What does Celine look like under Hedi Slimane?

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The iconoclastic designer marked his return to fashion after a two-year hiatus as he presented his debut collection for Parisian fashion house, Celine.

This season, Hedi Slimane is perhaps the designer that has had to shoulder the most expectation.

His appointment at Celine was a highly contentious one, and part of a bigger LVMH reshuffle that saw a host of designers including Virgil Abloh, Kim Jones and Kris Van Assche finding themselves in new roles.

Assigning Hedi Slimane to Celine was a statement of intent from LVMH’s CEO, Bernard Arnault.

Back in January he said that he hoped that Slimane would help to triple profits at the label.

Slimane’s job is only partially to replace the former creative director of the house, Phoebe Philo.

He is to become the head of a bigger, more commercial Celine, and is overseeing the creation of not only womenswear, but also menswear, couture, and fragrances.

Hedi Slimane’s appointment at Celine made fiscal sense—no designer has had more of an effect on how men dress over the last decade.

Slimane defied a decade of baggy, louche clothing in favour of the super-skinny silhouette he is now famous for.

To this day men still wear skinny jeans because of Slimane’s collections from over a decade ago.

His Parisienne club kid aesthetic is arguably the most defining look in the last decade of menswear.

Remember, Karl Lagerfeld lost six and a half stone so that he could fit into Slimane’s menswear offerings.

But that’s not what Celine needed.

Celine is a house that has become synonymous with clothes made for independent and professional women.

In her decade at the reins, former Creative Director, Phoebe Philo curated a for-women-by-women model that turned Celine into the label with perhaps the most loyal client base in fashion.

Slimane’s declaration that he would be introducing menswear was a very exciting one.

But perhaps what the menswear crowd were truly hoping for was simply a Phoebe Philo-designed men’s collection.

Philo’s clothes had a penchant for the avant-garde, a sensibility that has become a pillar of the brand.

It was the no-nonsense, functional, parred-back clothes, with influences from men’s tailoring, that garnered Celine’s notoriously loyal fanbase.

Slimane’s collection made it clear that maintaining that fan base may not be as important to him as bringing in the same swathes of people that flocked to his commercially lucrative Dior Homme and Saint Laurent collections.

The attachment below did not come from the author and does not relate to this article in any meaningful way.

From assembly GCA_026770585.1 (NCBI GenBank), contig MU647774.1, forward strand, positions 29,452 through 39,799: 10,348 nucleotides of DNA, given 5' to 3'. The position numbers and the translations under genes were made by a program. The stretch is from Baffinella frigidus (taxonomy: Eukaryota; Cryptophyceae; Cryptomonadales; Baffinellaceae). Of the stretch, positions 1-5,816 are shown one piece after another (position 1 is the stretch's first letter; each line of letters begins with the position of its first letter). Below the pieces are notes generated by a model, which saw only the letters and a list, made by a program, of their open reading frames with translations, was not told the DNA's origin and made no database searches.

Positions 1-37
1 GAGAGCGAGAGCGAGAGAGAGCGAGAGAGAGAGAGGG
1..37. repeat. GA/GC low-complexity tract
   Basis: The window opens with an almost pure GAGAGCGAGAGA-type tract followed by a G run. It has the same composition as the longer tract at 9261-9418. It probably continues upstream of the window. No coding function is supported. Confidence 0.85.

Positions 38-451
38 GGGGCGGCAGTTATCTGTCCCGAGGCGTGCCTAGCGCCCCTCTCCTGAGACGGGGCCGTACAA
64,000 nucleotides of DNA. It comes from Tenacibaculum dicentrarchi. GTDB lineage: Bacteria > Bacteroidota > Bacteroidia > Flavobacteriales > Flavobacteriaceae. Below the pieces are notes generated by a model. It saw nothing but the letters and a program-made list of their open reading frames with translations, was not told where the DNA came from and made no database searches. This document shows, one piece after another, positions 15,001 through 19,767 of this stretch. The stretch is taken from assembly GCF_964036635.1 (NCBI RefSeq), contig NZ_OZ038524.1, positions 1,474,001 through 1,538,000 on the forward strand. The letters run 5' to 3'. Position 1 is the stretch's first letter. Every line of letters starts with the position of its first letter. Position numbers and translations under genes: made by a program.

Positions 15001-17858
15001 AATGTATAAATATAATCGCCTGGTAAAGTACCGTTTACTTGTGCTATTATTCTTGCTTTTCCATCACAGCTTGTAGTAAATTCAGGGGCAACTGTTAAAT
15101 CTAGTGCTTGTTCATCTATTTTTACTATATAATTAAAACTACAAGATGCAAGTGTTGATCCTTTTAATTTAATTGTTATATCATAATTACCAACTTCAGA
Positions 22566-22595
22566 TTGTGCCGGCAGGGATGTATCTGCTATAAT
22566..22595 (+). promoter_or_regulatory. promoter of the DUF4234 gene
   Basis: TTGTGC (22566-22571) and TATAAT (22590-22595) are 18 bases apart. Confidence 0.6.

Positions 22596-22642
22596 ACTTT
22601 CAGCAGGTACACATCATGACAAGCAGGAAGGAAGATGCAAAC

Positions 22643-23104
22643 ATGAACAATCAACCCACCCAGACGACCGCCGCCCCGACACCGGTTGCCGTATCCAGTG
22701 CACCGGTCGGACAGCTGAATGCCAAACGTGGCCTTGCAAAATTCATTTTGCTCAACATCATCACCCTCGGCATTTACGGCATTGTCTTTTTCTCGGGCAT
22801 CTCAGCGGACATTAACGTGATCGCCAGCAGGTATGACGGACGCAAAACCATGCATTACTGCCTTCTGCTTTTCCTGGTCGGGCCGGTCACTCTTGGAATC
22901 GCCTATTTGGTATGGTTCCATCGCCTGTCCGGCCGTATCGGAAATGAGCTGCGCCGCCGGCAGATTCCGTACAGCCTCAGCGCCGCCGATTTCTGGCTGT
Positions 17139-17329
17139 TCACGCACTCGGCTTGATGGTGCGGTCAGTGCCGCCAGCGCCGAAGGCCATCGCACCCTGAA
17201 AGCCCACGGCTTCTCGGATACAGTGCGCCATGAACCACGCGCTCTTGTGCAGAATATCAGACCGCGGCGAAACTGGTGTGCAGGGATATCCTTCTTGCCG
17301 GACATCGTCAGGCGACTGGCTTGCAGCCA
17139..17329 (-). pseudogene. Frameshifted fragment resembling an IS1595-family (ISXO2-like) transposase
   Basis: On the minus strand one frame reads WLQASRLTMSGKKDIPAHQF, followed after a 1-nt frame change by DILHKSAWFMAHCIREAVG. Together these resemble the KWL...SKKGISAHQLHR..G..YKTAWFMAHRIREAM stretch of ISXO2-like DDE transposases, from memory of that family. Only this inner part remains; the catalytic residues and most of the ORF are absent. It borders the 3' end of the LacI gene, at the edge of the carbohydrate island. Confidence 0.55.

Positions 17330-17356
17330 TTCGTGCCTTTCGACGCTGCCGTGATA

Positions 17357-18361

Entitled, ‘Paris La Nuit’, the show was a direct continuation of the aesthetic that Slimane honed in the 2000’s.

Retro club attire, exaggerated shoulders, sequins, and lots of leather recreated the world that we’ve missed from fashion week over the last couple of years; but it’s not the world we expected to see at Celine.

A large proportion of the womenswear offering was men’s tailoring, which so-called ‘Philophiles’ may not accept as an alternative for the womenswear of the last decade.

Celine has been famed for being a womenswear brand accessible to men (see Kanye west performing at Coachella in a Spring 2011 shirt, as well as Pharrell’s love affair with the brand).

But now the pendulum seems to have swung slightly in the other direction.

Fans of Philo will perhaps flock to other female designers, with the most exciting alternative being Claire Wight-Keller’s critically lauded collection for Givenchy this season.



Politically this seasons show was a confusing fashion moment.

Slimane’s Mink Coat. (image credit Vogue Mag)

Slimane’s choice to continue the white-and-skinny aesthetic that he is famed for suggests that politically he has not evolved.

The decision not to send a model of colour down the runway for a staggering 30 looks (and to only include six models of colour in a 96-look collection) was not one that we can get ourselves behind.

Full equality is still not present on runways, but in the seasons since Slimane left, the fashion world has seen baby steps in the right direction.

Contrary to this, Slimane seems to have largely picked up where he left off, showcasing only a parade of white Parisienne beauties.

The fashion world has also seen a sweeping rejection of fur with Burberry, amongst others, announcing that they will no longer use the highly controversial material.

Slimane’s flagrant rejection of this came in the form of what appeared to be a striped mink coat featured in this collection.

Ultimately, the clothes on show were what has made Hedi Slimane one of the most focused-on designers of the last two decades.

They were flattering, wearable and highly covetable.

Bernard Arnault will be thrilled, so long as the clothes bring in the Slimane fans in the same way his previous offerings have.

It’s just a shame to have seen Celine go this way.



Words by Kieran Ahuja

Edited by Holly Harper

Flora and Katie are your fashion editors

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